5. Ohio State — Putting tOSU back into my Top Five is based solely on the assumption that Urban Meyer will permanently hand the keys to the offense to J.T. Barrett.  Well, that and they actually bore some resemblance to their 2014 selves the past two games.  And, on principle, I just can’t put Michigan State here after the way they remained unbeaten. (Last Fifth Quarter: NR)
Next up: at Rutgers, Oct. 24

(Dropped out: No. 5 Northwestern)
(Others considered: Clemson, Michigan State)

A SCAR THAT WON’T BUFF OUT
There are losses that serve as punches to the gut.  Then there are losses that serve as punches to the gut, followed by a kick to the testicles, followed by a baseball bat upside the head.

The latter is the current state of Michigan fan, who as a collective lost in one of the cruelest ways possible.  Making it worse?  The loss came at the expense of bitter in-state rival Michigan State.

Yep, that sums it up on pretty much any and every level.

SAY IT’S SO?
Please tell me that, even if he’s starring in it, this is a sign that “Punt, Grass & Kick Ass: The Les Miles Story” is coming to the big screen at some point in the future.

ANGER OR APATHY? MEH, WHO CARES
If I’ve said it once I’ve said it at least twice: The enemy of a head coach is not fan anger but rather apathy.  Speaking of which, let’s go to a shot of Miami’s home stadium shortly after the kickoff of today’s game against Virginia Tech.

I can only assume the photo was taken by one of the vultures circling the rotting carcass of Al Golden‘s tenure at The U.

LOUD NOISES!!!
Shawn Elliott was making his debut as South Carolina’s interim head coach following the resignation of Steve Spurrier last week.  Shawn Elliott was, by all appearances, very excited about making his debut as USC’s interim head coach.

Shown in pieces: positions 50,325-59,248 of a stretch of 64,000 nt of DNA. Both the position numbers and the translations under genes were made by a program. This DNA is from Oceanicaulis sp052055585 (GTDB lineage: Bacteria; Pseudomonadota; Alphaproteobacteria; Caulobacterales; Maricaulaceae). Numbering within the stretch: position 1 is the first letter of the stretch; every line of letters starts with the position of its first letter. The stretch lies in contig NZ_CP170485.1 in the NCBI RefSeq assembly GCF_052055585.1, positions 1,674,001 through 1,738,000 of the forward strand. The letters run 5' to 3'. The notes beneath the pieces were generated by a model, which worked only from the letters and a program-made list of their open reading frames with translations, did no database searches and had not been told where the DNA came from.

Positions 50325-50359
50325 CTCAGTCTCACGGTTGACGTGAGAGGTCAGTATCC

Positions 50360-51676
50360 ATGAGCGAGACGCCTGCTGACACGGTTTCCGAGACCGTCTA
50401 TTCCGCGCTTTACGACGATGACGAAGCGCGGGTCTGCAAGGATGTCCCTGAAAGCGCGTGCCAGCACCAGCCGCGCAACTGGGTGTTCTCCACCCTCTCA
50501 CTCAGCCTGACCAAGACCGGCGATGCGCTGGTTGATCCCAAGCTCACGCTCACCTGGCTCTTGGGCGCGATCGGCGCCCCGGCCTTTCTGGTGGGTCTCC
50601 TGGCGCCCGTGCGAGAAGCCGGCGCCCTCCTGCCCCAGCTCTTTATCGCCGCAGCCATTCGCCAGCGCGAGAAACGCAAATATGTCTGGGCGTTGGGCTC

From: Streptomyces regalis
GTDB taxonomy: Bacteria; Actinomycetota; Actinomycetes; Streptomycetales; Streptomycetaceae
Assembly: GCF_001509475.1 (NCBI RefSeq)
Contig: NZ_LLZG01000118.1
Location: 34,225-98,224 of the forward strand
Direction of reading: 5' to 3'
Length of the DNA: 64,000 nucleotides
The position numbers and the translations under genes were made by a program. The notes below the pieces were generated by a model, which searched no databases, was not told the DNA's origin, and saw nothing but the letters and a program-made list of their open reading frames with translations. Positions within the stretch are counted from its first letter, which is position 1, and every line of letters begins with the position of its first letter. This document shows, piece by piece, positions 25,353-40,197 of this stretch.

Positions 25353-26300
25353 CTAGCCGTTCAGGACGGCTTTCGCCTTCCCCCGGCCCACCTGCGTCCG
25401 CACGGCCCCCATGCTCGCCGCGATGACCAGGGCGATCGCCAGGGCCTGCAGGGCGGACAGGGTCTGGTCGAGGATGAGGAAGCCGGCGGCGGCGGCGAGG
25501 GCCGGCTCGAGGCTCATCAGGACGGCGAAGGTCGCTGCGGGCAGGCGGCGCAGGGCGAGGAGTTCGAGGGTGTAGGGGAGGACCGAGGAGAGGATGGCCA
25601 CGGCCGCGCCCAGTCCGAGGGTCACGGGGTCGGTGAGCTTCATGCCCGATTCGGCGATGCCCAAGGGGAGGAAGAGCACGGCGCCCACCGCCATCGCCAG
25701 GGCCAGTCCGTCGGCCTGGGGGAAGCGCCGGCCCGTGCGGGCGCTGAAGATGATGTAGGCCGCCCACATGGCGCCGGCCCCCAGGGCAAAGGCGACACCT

I love the smell of burst blood vessels in the morning.

HUMAN HANG-TIME
Normally when you’re talking about a punter and his hang-time, you’re referring to the ball.  In this case, you would be referring to the punter himself.

The landing could use some work, but he did drop himself dead inside the 20.

FAT GUY DROPS A DEUCE
Fat guy touchdowns are rare.  Even rarer?  A fat guy two-point conversion.  There was a sighting of one of those yesterday afternoon, though, as Texas Tech broke into Kliff Kingsbury‘s bag of tricks for this gem, one that also includes a sideways snap from the center.

For the record, that would be 6-5, 308-pound Red Raider offensive lineman Le’Raven Clarke doing the honors.

TWO-FER
Even with a huge matchup with “Little Brother” in the offing, The Game is never far from Michigan fans’ minds.

That said, this was a really craptistic week for GameDay signs — “Connor Cook uses Internet Explorer” was OK, though.  You can tell it’s been awhile since U-M has been on this kind of stage, so a little bit of rust should be expected.